Lewis Street and Clark Street: These streets were named for the famous explorers Merriwether Lewis and William Clark. Even though Clark abused his power as Governor of Missouri Territory and Lewis was driven to suicide by political foes, they remain, hands down, heroes of Western development.
Consensus? Two thumbs up.
Frémont Street: Colonel John Frémont, “The Pathfinder,” led several well-publicized “exploratory” expeditions across Wyoming guided by Kit Carson. He was a terrible leader and, more than once, unnecessarily endangered the men under his command. Motivated by his quest for gold and power, Frémont suffered a career setback when he was court-martialed for refusing a direct order to surrender the self-appointed governorship of California. The son-in-law of an influential Democratic senator, he nevertheless ran for president as a Republican in 1850 and lost. He died in obscurity in 1890 and is buried in New York City.
Should his name remain in Laramie? Why not. His brilliant personal marketing campaign concealed his incompetence.
Garfield Street: James A. Garfield was assassinated six months after being inaugurated as the 20th President of the United States by a disgruntled man seeking a civil service appointment. A storied representative from Ohio, he was involved but never convicted in several corruption schemes, from the Union Pacific Railroad Credit Mobilier bribery scandal to the fraudulent election of Rutherford B. Hayes. Consensus? We can do better than this guy.
Custer Street: Colonel George Armstrong Custer graduated at the bottom of his 1861 West Point class but distinguished himself during the Civil War. He infamously led five companies of cavalrymen to their deaths at the Battle of Little Big Horn, troops that included two of his brothers, his brother-in-law and a nephew. Young and reckless, he famously underestimated the size of the Sioux encampment.
Ruling? Thumbs down.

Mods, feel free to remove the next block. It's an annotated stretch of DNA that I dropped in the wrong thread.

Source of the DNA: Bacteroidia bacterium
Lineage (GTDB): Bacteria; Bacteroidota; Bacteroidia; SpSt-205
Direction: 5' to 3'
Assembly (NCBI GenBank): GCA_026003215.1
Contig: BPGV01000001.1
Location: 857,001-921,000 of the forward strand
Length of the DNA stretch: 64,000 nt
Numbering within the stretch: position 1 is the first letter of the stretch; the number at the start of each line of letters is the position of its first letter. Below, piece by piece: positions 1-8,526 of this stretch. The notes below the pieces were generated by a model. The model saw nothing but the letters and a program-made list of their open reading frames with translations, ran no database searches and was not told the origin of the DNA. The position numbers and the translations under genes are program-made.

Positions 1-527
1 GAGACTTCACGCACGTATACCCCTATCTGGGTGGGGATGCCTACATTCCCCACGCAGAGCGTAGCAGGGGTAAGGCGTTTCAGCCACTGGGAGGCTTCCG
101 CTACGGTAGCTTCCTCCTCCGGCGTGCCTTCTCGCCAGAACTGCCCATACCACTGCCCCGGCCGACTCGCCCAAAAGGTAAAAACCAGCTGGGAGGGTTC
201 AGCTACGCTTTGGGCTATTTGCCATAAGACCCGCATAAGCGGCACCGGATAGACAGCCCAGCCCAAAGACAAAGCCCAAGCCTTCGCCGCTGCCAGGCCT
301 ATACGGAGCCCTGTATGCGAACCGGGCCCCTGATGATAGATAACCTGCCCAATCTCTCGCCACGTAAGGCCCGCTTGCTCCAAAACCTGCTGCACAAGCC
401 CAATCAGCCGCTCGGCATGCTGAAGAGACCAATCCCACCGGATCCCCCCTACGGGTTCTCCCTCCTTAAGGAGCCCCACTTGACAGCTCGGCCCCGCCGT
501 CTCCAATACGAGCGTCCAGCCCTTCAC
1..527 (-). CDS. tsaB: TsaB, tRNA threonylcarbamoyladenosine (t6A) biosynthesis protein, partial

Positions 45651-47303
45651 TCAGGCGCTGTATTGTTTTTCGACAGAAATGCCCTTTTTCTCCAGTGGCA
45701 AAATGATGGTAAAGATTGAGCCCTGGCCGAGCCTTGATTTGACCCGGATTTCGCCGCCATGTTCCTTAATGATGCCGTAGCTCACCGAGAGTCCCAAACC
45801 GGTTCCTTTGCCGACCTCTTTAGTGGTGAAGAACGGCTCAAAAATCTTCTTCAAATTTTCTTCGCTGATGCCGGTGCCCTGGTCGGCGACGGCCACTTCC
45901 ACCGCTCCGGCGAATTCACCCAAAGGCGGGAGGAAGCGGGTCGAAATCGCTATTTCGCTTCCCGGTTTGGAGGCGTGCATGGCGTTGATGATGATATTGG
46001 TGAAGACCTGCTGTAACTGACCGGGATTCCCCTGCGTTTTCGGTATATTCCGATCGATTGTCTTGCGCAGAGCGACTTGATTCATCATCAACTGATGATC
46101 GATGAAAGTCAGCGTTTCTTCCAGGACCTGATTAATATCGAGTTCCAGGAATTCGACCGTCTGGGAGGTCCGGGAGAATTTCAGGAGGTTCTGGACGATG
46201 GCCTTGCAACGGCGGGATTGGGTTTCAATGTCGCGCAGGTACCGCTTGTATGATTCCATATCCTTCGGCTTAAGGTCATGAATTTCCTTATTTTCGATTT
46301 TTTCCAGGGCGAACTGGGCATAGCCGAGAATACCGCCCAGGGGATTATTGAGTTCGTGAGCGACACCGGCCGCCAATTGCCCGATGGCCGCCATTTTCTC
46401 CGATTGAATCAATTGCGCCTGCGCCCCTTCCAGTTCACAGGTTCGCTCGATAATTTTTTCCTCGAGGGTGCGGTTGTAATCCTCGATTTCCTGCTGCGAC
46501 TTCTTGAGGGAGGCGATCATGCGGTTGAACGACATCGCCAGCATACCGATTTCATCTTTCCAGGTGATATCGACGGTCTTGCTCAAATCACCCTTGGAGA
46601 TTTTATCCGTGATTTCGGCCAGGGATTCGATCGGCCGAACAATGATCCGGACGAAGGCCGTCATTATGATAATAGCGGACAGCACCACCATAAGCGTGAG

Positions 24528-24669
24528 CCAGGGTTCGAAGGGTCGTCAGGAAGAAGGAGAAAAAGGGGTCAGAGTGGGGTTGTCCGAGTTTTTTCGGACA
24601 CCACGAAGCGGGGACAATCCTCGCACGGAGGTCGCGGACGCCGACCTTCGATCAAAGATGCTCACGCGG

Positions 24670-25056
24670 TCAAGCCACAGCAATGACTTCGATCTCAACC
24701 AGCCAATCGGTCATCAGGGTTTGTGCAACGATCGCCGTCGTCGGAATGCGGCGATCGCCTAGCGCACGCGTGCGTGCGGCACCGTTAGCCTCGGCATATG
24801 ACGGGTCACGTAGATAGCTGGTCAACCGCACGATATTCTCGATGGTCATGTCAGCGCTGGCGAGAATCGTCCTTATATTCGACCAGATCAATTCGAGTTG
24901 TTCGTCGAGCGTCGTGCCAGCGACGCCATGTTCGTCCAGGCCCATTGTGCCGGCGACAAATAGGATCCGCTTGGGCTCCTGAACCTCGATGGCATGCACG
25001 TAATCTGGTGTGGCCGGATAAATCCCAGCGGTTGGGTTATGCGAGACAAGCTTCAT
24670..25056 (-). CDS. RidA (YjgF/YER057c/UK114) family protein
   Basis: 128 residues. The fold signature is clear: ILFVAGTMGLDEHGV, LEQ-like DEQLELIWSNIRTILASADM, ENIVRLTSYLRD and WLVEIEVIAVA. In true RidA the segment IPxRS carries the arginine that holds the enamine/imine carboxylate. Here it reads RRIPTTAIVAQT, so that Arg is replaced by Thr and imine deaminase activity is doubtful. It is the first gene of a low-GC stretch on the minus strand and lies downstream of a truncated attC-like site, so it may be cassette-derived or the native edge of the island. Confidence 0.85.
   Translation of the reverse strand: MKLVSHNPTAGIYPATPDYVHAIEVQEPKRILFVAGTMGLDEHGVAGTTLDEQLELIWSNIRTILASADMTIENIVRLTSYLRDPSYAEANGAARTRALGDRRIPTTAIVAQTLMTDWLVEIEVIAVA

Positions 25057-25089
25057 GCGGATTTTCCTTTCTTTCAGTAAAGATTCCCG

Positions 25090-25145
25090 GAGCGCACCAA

Kearney Street: General Phil Kearney was a Mexican-American War veteran who later fought as a one-armed mercenary for Napoleon. Upon his return, he regained his commission and served in the Civil War, where he refused General Robert McClelland’s direct order to retreat after the Battle of Malvern Hill. Confederate troops shot and killed him after the Battle of Chantilly while he was scouting out enemy lines at night. A short-lived fort along the illegal Bozeman Trail was named for him, but it was abandoned after Red Cloud won his war.
Laramie worthy? Meh.
Sheridan Street: General Phillip “Fightin’ Phil” Sheridan was another Civil War hero. As commander of the Army of the Missouri, he was quoted as saying, “The only good Indian is a dead Indian.” He was instrumental in establishing and protecting Yellowstone National Park and died of a heart attack at age 57.
Is Sheridan our guy? Double meh.
So Laramie’s early leaders honored one president, three explorers, eight military men and a businessman by naming streets after them. There are no MLK or JFK avenues; none are named for women, even though today’s Wyoming is known as the “Equality State.” All names have remained the same since 1872, although many have been added in the past hundred years. Block by block, the new street names are all descriptively banal, numbered or male.
What does this say about Laramie? That it is mired in the past and turns a deaf ear to current events? Look at the downtown redevelopment that is happening in Laradise now. Look at the diverse student body and the adventure sports industries that dominate the Second Street shopping district. Look at the public art, listen to the music. These patrons are young, energetic and educated. They might know about Harney the Butcher or the stupidity of Custer. And then what would they conclude?
That Laramie needs to go with the flow and realize that it is the 21st Century, and we all need to grow.
Correction: This column has been updated to remove information about University Avenue and Ivinson Avenue because some of it was inaccurate. —Ed.